So who’s to blame? Who is the ringleader in this circus?

Us.

One (and “one” includes myself) could certainly make a case that the Tea Party movement in the GOP ranks is largely responsible for the crap Congress has been trudging through. If it weren’t for their posturing and political machinations, the raising of the debt ceiling would have been perfectly normal. Like it always has been (the debt ceiling was raised 7 times during George W. Bush’s presidency). Tea Party members of the fractured Republican “coalition” in the House have made ridiculous pledges that pay no attention the real state of the country or its economy. In fact, some Tea Partiers have made it clear they would be willing to run the country into default, just to prove that “it wouldn’t be so bad.”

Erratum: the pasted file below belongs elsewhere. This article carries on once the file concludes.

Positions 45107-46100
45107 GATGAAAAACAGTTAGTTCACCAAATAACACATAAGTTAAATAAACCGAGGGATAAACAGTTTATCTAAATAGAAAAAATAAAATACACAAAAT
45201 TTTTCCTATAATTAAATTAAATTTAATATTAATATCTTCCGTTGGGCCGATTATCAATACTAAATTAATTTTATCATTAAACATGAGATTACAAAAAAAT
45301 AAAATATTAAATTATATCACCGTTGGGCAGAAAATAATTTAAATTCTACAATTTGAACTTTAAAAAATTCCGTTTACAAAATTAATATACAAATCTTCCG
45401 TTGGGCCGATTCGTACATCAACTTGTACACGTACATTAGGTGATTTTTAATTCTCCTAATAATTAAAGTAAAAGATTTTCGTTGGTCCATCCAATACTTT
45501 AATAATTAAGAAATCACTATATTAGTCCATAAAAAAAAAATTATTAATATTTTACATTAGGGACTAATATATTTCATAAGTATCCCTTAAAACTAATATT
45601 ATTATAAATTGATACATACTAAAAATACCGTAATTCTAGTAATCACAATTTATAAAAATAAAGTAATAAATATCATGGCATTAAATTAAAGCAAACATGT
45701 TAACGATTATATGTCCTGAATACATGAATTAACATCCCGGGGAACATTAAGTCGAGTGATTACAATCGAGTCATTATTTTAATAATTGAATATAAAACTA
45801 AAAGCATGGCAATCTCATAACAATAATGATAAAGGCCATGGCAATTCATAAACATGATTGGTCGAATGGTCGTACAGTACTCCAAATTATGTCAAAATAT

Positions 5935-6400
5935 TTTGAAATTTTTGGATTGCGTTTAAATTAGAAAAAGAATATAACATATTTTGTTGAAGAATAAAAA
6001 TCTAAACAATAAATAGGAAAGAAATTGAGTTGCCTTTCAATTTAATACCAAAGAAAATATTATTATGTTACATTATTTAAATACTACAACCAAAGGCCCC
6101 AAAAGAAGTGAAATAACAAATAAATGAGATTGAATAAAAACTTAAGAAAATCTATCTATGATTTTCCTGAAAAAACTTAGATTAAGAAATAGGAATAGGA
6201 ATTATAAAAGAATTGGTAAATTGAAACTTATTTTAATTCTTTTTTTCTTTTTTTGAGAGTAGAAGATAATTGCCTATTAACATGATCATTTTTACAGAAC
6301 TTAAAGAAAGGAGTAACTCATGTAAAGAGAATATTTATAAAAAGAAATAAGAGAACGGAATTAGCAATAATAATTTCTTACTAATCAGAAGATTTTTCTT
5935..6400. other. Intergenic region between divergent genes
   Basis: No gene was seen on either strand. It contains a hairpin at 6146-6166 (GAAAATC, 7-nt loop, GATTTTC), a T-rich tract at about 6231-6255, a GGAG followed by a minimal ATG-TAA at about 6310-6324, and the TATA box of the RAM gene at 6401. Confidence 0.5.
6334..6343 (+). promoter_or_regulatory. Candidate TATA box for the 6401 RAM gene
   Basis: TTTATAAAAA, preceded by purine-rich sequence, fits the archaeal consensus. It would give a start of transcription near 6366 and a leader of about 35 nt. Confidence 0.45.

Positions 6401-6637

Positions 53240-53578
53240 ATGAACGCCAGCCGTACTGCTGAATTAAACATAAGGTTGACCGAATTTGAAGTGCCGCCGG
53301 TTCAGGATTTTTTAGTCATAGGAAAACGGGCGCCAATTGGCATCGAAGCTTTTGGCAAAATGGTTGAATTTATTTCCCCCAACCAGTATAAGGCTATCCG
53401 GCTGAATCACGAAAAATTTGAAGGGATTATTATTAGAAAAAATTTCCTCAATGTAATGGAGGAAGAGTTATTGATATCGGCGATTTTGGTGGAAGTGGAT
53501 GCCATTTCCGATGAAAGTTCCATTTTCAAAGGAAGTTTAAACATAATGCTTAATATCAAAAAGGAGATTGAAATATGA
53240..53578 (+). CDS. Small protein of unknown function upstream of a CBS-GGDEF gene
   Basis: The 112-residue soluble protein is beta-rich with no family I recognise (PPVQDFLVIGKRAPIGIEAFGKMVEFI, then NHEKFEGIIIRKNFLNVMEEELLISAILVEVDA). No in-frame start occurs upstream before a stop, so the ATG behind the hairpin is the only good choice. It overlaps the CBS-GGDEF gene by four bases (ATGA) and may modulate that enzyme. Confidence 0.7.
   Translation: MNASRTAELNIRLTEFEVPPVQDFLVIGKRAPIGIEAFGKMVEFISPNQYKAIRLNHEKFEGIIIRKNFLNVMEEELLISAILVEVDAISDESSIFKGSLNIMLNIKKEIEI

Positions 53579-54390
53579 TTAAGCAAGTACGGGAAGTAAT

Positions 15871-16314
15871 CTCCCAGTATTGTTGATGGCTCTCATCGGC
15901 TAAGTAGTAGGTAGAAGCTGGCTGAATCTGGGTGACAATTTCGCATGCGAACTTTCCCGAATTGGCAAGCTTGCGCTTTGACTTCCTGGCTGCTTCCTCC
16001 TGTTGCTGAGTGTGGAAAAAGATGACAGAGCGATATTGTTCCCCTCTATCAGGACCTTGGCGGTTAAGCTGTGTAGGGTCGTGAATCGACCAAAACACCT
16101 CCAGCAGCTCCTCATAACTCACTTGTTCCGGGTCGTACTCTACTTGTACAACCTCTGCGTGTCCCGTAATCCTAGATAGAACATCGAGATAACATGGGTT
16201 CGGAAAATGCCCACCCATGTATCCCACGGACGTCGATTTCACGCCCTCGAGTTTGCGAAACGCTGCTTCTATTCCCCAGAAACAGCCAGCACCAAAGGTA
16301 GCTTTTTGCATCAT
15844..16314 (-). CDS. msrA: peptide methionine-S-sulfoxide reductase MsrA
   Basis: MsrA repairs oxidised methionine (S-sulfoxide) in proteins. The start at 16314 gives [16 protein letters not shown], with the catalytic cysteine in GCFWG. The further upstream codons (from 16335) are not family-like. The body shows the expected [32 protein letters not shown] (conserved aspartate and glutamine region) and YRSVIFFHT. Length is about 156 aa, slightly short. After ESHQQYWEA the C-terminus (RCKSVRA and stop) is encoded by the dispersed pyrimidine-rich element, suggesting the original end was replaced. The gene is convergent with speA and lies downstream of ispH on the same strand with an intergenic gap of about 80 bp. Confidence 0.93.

But as much as I would like to blame the Tea Party for everything happening in Washington, the truth of the matter is ultimately that the ringleaders of this circus were put into place… by us. Back in November of last year, the US people showed their impatience with Democratic leaders by electing a flood of GOP Congressmen and -women. These men and women, many affiliated with the Tea Party, promised to cut spending and “big government” if elected, which is exactly what they’re trying to do (albeit in a highly illogical fashion). Who voted them into office? The American people. And while most of us certainly would’ve liked to see a more mature electorate running our country’s finances, those who put the monkeys in this circus (So to speak. Maybe.) in the first place have to share some of the blame.

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Wisconsin Shenanigans

One of the more popular protest signs in an area rife with division and legal controversy.